This recipe (though it's so simple you barely need a recipe) evolved out of my mom's technique for making simple broiled salmon and my obsession with za'atar. All you do is coat pieces of salmon filet in olive oil and lemon with a generous sprinkling of salt and pepper, then press a thick layer of za'atar onto the top side (no skin) of the fish. Less than 20 minutes under the broiler at full steam and you have tangy, creamy, nutty-flavored salmon that goes well with toasted pine nut basmati rice, or a fresh cucumber, radish, and avocado salad. Salmon seems fancy, but this dish is quick and easy to scale up if you're feeding friends, as well.
P.S. After writing up this recipe, I decided to look to see if I was accidentally infringing on someone else's recipe. Turns out there are indeed similar versions of this recipe on the internet, but they are different enough that if you don't like something -- maybe you don't want to broil or you don't like lemon -- an alternate method is out there for you! —yael
fresh salmon filet, skin on
za'atar (or more)
salt to taste
pepper to taste
bell peppers, any color
In This Recipe
To prepare, set your oven to broil and turn the heat up to about 450-500 Fahrenheit (or as high as your oven goes). Move your oven rack as close to the coils as you can, keeping in mind that you don't want the fish to actually touch the top of the oven. Line a baking tray with aluminum foil.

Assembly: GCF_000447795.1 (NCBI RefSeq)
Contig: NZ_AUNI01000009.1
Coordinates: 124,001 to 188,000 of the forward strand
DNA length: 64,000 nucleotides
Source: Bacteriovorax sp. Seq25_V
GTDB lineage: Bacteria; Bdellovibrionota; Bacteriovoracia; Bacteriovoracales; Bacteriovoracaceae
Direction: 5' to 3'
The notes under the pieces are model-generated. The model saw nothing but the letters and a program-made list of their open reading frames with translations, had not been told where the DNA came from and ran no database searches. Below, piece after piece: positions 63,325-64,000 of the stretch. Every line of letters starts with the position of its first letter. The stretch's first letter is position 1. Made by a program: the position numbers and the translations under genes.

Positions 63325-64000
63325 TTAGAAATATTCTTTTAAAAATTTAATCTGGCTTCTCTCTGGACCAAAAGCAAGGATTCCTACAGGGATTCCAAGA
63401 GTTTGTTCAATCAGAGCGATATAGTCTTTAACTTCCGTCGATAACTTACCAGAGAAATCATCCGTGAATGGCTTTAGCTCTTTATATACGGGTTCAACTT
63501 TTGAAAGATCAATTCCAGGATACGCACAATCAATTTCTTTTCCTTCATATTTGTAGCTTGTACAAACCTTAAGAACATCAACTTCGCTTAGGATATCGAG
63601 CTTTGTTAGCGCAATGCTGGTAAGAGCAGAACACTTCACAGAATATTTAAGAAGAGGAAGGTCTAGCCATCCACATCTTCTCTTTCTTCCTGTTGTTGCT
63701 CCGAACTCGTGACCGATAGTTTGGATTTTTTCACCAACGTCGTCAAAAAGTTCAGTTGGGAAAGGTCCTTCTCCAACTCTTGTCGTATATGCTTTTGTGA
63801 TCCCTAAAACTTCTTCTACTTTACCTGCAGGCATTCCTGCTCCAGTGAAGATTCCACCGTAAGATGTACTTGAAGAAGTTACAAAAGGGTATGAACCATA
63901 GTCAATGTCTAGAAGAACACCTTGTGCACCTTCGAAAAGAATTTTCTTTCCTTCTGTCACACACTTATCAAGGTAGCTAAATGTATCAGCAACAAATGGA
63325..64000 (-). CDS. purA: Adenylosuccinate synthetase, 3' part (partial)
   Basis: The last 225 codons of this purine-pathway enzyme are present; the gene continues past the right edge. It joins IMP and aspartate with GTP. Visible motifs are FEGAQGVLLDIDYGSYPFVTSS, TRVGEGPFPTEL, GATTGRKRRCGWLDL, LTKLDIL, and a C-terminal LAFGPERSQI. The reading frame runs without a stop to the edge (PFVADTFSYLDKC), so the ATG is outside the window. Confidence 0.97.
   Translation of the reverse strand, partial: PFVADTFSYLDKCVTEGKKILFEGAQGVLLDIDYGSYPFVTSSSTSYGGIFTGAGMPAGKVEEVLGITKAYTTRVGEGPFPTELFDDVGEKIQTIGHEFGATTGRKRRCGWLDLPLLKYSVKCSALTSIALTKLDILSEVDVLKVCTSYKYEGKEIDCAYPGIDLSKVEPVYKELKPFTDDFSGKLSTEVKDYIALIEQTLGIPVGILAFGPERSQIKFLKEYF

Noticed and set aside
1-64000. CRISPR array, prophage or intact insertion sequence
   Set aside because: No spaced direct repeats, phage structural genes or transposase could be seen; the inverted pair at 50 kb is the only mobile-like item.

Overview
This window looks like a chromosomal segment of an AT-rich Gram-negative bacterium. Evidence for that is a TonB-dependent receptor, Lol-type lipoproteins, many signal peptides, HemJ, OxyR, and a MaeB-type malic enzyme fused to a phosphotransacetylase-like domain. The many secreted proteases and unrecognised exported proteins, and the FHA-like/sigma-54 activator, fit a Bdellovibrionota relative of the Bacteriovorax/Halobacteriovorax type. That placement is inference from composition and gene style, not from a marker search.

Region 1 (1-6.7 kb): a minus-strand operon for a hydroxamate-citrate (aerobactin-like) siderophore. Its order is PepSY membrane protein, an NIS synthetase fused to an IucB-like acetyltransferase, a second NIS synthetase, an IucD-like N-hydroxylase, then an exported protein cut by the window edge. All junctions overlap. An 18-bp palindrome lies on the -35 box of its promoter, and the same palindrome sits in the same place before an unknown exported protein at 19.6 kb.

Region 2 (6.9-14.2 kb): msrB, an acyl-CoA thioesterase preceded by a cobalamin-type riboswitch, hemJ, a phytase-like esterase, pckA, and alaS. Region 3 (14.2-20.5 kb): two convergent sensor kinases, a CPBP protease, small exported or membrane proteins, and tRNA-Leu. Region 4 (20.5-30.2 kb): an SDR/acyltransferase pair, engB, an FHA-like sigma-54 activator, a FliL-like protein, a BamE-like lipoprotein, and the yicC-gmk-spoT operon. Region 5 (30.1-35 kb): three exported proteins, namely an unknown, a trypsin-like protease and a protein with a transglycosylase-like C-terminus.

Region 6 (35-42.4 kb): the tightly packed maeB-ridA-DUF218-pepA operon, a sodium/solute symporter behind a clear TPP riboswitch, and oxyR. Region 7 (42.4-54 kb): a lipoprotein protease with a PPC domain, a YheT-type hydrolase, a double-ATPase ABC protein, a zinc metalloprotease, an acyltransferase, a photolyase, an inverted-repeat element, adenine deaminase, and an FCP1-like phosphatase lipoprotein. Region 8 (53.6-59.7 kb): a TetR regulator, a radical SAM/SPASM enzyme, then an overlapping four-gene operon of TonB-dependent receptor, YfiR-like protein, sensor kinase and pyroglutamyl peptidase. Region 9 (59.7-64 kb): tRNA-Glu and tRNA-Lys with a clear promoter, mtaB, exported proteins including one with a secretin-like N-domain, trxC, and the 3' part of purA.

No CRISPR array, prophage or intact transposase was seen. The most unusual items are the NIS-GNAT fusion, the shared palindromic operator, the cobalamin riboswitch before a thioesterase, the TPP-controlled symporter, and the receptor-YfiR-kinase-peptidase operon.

Rinse the salmon quickly under water and pat dry. Slice into single serving pieces. One pound usually results in 4-5 slices. Place the slices on the aluminum foil.
Sprinkle the fish with a generous amount of salt and pepper. Slice the lemon in half and remove the seeds. Squeeze half a lemon (or more) over the fish. I usually use at least part of the second half of the lemon because I think the tanginess really compliments the richness of the salmon. Next, drizzle the olive oil on top then turn all the pieces in the excess oil, lemon, and spices until all sides are well coated.
With the slices of salmon lying skin side down, press a thick layer of za'atar onto the top of the fish so that you can't see much pink through the spices. I usually use two spoons: one to scoop the za'atar and the other to press it onto the fish (or just use your fingers). It will seem like an unreasonable amount of za'atar, but it's not. If you aren't sure how much you love za'atar or you are running low, you could use less and the fish will still taste great.
Carefully turn the fish pieces so the skin side is facing up, but make sure most of the za'atar does not fall off (that's why pressing it in is important). Slide the tray into the oven as close to the broiler as you can and cook for 6-7 minutes.
Remove the tray and flip the slices of salmon so the za'atar side is facing up and broil for another 5-6 minutes, or less if you like it a bit less opaque in the middle. I like my salmon well done with crispy edges so I usually err on the upper end of the time range. That said, the timing could be slightly different depending on your oven, so I recommend slicing one piece in the middle to be sure it's done the way you like it.
One pound of fish (plus a side) typically feeds two of us heartily, so you could scale up by buying about a half pound (or slightly less) per person.
The blackened vegetables mentioned in the title are optional, but highly recommended. To add them: After you slice the fish and season it, chop the peppers and onions into large (about 2 inch) cubes. Add the vegetables to the tray and swirl them in the seasoning that has collected on the aluminum foil. You might want to add a bit more salt and pepper, to your taste. That's it! Just follow the fish instructions and you'll have some tasty, partially blackened veggies to accompany your dish.